Gastric cancer is rampant in several countries worldwide. Its incidence in the Western hemisphere has been declining for more than 40 years; however, the location of gastric cancer has shifted proximally in the past 15 years. The reason for this shift is unclear. Diffuse histology is also more common now than intestinal type of histology. Advances have been made in staging procedures, such as laparoscopy and endoscopic ultrasonography, and in possible functional imaging techniques. The current TNM classification requires an examination of at least 15 lymph nodes; a DO dissection is unacceptable. Patients with locoregional gastric carcinoma should also be referred to high-volume treatment centers. Combination chemotherapy and radiotherapy in the adjuvant setting for a select group of patients is the new standard in the United States. These guidelines provide a uniform systematic approach to gastric cancer in the United States. Investigation results for new chemotherapeutic agents, including antireceptor agents, vaccines, gene therapy, and antiangiogenic agents, and many future advances in the treatment of gastric carcinoma are anticipated.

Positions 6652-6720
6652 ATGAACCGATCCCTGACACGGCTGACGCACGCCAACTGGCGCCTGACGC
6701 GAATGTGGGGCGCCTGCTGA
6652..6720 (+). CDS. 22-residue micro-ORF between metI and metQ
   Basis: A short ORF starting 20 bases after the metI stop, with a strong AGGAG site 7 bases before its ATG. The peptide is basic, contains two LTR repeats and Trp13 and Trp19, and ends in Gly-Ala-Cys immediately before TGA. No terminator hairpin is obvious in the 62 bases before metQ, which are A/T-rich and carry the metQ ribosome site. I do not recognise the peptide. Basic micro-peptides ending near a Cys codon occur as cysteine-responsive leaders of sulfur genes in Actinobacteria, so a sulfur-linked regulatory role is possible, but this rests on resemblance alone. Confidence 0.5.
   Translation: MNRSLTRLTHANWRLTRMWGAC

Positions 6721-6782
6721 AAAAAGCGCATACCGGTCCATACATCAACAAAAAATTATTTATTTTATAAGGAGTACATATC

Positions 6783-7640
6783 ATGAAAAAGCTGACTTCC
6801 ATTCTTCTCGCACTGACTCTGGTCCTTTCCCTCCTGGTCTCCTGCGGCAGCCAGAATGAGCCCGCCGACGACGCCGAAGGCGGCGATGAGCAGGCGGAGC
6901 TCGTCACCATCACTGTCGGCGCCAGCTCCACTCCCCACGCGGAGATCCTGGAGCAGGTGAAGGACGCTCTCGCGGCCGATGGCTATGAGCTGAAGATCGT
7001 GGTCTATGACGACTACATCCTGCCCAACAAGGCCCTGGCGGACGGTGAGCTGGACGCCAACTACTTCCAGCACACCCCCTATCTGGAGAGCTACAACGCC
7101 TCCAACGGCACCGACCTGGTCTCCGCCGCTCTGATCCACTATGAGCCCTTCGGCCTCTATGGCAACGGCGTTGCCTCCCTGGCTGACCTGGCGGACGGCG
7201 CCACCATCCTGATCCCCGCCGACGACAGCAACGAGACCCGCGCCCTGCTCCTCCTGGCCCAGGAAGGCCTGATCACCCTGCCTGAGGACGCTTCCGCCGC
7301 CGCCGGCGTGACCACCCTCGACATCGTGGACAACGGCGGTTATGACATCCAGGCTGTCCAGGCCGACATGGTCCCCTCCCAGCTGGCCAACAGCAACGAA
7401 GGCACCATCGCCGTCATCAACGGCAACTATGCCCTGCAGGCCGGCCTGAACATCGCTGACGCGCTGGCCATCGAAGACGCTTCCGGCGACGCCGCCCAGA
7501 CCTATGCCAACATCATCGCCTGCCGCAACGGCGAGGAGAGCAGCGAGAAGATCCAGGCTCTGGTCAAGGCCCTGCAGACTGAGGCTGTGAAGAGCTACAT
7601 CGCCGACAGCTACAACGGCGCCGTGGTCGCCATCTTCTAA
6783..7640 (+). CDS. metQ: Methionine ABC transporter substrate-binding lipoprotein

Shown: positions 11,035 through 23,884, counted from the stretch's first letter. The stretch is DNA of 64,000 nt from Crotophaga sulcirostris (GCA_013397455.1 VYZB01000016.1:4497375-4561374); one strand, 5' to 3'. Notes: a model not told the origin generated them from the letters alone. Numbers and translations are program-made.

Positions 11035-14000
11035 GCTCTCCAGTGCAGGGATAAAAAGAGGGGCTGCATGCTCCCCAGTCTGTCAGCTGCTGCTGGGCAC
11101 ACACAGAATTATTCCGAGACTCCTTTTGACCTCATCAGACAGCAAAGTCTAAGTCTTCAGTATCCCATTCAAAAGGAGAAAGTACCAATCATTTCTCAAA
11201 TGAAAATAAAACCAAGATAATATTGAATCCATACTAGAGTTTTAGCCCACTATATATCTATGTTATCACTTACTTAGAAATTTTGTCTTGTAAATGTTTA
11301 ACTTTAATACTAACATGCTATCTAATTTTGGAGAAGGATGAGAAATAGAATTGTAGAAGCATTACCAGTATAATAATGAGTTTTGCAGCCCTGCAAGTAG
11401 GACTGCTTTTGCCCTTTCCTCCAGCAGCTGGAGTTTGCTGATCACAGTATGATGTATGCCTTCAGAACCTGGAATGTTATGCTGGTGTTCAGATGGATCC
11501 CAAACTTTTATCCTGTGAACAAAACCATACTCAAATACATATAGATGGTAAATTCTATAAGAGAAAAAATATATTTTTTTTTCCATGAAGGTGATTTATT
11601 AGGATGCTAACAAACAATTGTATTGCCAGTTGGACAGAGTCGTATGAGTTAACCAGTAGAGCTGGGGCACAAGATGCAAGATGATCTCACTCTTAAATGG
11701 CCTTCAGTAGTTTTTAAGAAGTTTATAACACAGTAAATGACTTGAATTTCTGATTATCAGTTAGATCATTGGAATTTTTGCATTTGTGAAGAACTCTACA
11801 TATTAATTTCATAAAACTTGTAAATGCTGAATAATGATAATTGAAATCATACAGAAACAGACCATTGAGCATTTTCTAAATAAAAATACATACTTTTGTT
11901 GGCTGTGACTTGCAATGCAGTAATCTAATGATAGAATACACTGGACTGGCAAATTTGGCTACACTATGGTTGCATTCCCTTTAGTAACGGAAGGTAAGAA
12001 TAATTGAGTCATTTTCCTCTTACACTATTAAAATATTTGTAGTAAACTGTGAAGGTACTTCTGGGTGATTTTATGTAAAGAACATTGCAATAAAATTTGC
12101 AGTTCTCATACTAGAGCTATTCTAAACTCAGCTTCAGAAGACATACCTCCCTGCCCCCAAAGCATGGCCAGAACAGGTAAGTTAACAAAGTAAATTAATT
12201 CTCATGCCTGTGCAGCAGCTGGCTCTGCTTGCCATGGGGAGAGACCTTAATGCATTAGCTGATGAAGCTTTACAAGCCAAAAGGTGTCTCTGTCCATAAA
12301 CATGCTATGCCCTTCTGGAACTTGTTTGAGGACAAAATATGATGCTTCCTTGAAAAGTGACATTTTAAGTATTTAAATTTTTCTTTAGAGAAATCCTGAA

|Number of pages
|JNCCN Journal of the National Comprehensive Cancer Network
|Published - Apr 2006
- Combined modality therapy
- Gastric carcinoma
- NCCN Clinical Practice Guidelines
ASJC Scopus subject areas